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  • Research article
  • Open Access
  • Open Peer Review

Delta III reverse shoulder arthroplasty in the treatment of complex 3- and 4-part fractures of the proximal humerus: 6 to 42 months of follow up

  • 1Email author,
  • 2,
  • 3,
  • 4,
  • 1 and
  • 1
BMC Musculoskeletal Disorders201314:231

https://doi.org/10.1186/1471-2474-14-231

  • Received: 10 February 2013
  • Accepted: 5 August 2013
  • Published:
Open Peer Review reports

Abstract

Background

There is a growing tendency for complex proximal humerus fractures (PHF) in osteoporotic patients to be treated with reverse shoulder arthroplasty (RSA). It has been proposed that RSA has more benefits than other treatment options. The aim of our study was to investigate preoperative characteristics as well as clinical and radiological outcomes in patients with complex 3- or 4-part PHF who had undergone primary RSA.

Methods

Patients with a minimum follow-up of 6 months who had undergone a primary RSA after 3- or 4-part PHF in the period between 2008 and 2011 were eligible for the study. Clinical records, X-rays and CT-scans were investigated and a clinical examination was performed. Disabilities of the Arm, Shoulder and Hand (DASH) score and Constant-Murley score (CMS) were calculated. Sixteen patients were examined as part of the study. The mean follow-up was 20 months (range 6-42 months). According to Codman-Hertel classification we encountered 15 Hertel “12” and 1 Hertel “8” type fractures.

Results

Thirty-two patients (27 female – 84.4%) with a mean age of 72 years underwent operations to treat complex 3- and 4-part fractures of the proximal humerus. Sixteen patients were reexamined. In 14 cases the dominant upper extremity was on the right, in 2 cases it was on the left, in 6 cases the right side was affected and in 10 cases the left side was affected. The mean CMS was 54.8 (range 18-95) and the mean DASH was 37.5 (range 2.9-81). A trend was established between the CMS and dominance of the affected shoulder. The CMS was better if the affected shoulder was on the non-dominant side (p-value 0.051). No statistical difference was noted between age and clinical outcome.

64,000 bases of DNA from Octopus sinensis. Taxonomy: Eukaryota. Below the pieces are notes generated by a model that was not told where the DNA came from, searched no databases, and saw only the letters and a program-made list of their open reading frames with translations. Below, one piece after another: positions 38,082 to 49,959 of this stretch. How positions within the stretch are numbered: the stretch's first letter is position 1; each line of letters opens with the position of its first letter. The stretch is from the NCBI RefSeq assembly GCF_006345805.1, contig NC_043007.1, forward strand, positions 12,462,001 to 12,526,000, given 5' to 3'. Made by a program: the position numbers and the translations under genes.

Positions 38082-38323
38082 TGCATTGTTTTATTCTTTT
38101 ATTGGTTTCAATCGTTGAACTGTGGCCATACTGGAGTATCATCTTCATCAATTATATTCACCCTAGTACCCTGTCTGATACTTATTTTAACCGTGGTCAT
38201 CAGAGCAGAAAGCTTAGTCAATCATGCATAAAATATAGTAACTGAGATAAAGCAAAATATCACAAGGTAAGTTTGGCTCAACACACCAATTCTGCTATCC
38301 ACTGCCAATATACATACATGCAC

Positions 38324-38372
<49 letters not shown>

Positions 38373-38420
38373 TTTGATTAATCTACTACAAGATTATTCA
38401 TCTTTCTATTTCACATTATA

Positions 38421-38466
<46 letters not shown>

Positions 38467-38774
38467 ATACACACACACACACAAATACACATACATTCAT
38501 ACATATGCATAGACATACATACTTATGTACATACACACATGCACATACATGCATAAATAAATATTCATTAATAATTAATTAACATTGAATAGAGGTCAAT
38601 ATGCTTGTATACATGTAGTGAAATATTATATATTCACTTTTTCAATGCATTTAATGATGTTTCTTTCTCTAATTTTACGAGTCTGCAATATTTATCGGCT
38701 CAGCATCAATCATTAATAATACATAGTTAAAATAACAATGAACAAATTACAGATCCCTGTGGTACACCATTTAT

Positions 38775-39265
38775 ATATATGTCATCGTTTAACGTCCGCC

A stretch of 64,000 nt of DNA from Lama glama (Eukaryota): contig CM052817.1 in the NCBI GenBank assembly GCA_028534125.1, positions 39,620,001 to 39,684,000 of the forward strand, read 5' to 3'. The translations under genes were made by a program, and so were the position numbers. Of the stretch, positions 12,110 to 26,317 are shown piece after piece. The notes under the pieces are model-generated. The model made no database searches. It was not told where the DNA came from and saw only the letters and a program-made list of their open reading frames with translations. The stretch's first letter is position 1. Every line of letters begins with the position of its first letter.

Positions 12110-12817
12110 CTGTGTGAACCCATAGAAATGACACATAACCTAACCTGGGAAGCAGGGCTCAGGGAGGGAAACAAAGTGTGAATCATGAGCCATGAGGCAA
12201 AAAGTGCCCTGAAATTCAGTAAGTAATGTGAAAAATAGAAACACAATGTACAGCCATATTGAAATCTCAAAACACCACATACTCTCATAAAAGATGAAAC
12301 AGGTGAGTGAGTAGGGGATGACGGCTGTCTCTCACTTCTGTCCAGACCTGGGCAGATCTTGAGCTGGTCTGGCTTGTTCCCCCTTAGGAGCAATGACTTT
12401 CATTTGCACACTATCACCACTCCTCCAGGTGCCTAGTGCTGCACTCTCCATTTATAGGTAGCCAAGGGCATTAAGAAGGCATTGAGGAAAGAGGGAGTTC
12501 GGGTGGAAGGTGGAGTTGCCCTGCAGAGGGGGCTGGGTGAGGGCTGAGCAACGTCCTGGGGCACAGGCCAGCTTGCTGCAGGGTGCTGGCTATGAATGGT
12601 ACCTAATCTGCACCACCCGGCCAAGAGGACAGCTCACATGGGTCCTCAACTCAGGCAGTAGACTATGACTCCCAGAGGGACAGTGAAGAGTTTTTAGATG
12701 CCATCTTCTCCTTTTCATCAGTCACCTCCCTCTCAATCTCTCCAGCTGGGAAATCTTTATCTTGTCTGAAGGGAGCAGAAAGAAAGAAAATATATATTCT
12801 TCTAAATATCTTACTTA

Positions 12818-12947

Conclusions

Our mid-term follow-up shows satisfying results in terms of the treatment of severe displaced fractures in elderly patients with RSA. RSA can provide immediate relief and good shoulder function in elderly patients. Nevertheless, the question of longevity of these implants remains to be observed.

Keywords

  • Reverse shoulder arthroplasty
  • Proximal humerus fracture
  • Joint prosthesis

Background

Vertebral fractures, hip fractures, distal forearm fractures and humeral fractures are the most common osteoporotic fractures. The average lifetime risk in a 50 year old Caucasian of experiencing a humeral fracture has been estimated at 12.9% for women and at 4.1% for men[1].

There is increasing incidence of such fractures due to the increasing mean age of the population and the higher levels of activity among the elderly. Palvanen et al. showed that in the over 60 age group in Finland the incidence of proximal humerus fractures tripled between 1970 and 1998 and they anticipate that this trend will continue until 2030[2].